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Ice Cube

Ice Cube returning to rap roots

Web posted on:
Monday, January 11, 1999 1:10:28 PM EST

NEW YORK (CNN) -- Gangsta rap is tired, says one of the inventors of that musical form, but he's not. Ice Cube has interrupted his movie career to release an album.

"War and Peace, Volume One, The War Disc" is the first solo album for Ice Cube -- whose real name is O'Shea Jackson -- since 1993. Some thought he'd quit rapping.

"Never. I think I could put a rap together with the best of them. So why should I quit?" says Ice Cube.

With films like "Anaconda," Ice Cube's film career has been growing steadily, his versatility proven with "Friday," which he wrote, and "Player's Club," which he wrote, directed and produced.

Which movie is he proudest of?


Born: 1969, Los Angeles, California.

Education: Studied architecture at the Phoenix Institute of Technology in Phoenix, Arizona.

First band: NWA (Niggaz With Attitudes)

First solo album: 1990's "AmeriKKKa's Most Wanted," produced by Public Enemy's Bomb Squad.

Filmography highlights:

  • Boyz N the Hood (1991) (written and directed by John Singleton)
  • Trespass (1992) (with Bill Paxton, Ice-T)
  • CB4 (1993) (with Chris Rock, Phil Hartman)
  • Higher Learning (1995) (also written and directed by John Singleton)
  • Friday (1995) (Co-wrote; comedy starring Ice Cube, Chris Tucker)
  • Anaconda (1997) (with Jennifer Lopez, Jon Voight, Eric Stoltz)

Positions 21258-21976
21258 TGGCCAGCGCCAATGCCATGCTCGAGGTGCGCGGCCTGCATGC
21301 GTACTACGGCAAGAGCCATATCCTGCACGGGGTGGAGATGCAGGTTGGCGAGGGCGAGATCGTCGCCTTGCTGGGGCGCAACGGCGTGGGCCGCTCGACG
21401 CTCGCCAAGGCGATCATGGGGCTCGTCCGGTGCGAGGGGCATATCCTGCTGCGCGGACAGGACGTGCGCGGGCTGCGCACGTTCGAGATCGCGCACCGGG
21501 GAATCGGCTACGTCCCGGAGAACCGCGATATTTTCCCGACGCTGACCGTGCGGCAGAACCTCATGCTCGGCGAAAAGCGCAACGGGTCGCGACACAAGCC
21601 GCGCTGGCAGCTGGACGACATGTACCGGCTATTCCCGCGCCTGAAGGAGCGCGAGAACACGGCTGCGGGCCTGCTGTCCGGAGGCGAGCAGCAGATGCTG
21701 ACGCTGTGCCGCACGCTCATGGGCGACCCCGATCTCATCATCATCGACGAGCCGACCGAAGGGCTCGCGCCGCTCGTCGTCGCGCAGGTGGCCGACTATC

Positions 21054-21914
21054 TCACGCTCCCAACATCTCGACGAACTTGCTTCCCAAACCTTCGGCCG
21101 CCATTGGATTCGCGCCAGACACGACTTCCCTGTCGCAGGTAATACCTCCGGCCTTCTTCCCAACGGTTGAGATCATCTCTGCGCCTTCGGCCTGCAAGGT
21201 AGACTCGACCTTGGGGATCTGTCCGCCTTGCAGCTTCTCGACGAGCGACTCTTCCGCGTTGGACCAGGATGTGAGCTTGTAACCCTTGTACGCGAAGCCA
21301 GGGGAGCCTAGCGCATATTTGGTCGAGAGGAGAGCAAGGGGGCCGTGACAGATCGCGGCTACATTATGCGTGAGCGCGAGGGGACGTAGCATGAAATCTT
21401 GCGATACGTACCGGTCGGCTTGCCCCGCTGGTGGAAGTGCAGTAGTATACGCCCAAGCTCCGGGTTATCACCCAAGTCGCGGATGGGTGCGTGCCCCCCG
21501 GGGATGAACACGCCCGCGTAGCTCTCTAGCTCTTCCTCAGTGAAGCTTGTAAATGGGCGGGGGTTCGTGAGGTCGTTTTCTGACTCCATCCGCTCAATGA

• The Players Club (1998) (Wrote, directed, co-starred)
  • Upcoming:

    A role in "Three Kings," a war drama about five men who set out after the Gulf War to reclaim Kuwaiti relics that Saddam Hussein stole. Due for fall 1999 release.

    "I gotta say 'Boyz N the Hood' because it not only showed America how we grew up, but it also taught America that all these kids that they keep locking away in the penitentiaries are real people," he says.

    Cube in "Friday"

    Back in the early 1990s, with pioneering gangsta rap group N.W.A., Ice Cube seemed more likely to wind up on a post office wall than a movie screen, singing songs with titles like "F*** the Police."

    Has Ice Cube's view towards authority changed, now that he's 29 years old?

    "Police are a lot friendlier to me now, now that I'm Ice Cube," he says. "But just think if I was the average everyday brother driving down the street. How would they be to me?"

    Surprisingly, Ice Cube says gangsta rap is out of control.

    "It's the whole money game," he says. "Anybody who knows a four-letter word will use it. There's really no substance left."

    While admitting that his latest effort has its share of four-letter words, Ice Cube says it is a part of who he is.

    "That's what I do," he says. "I haven't changed my program. And I'm not gonna change my program."

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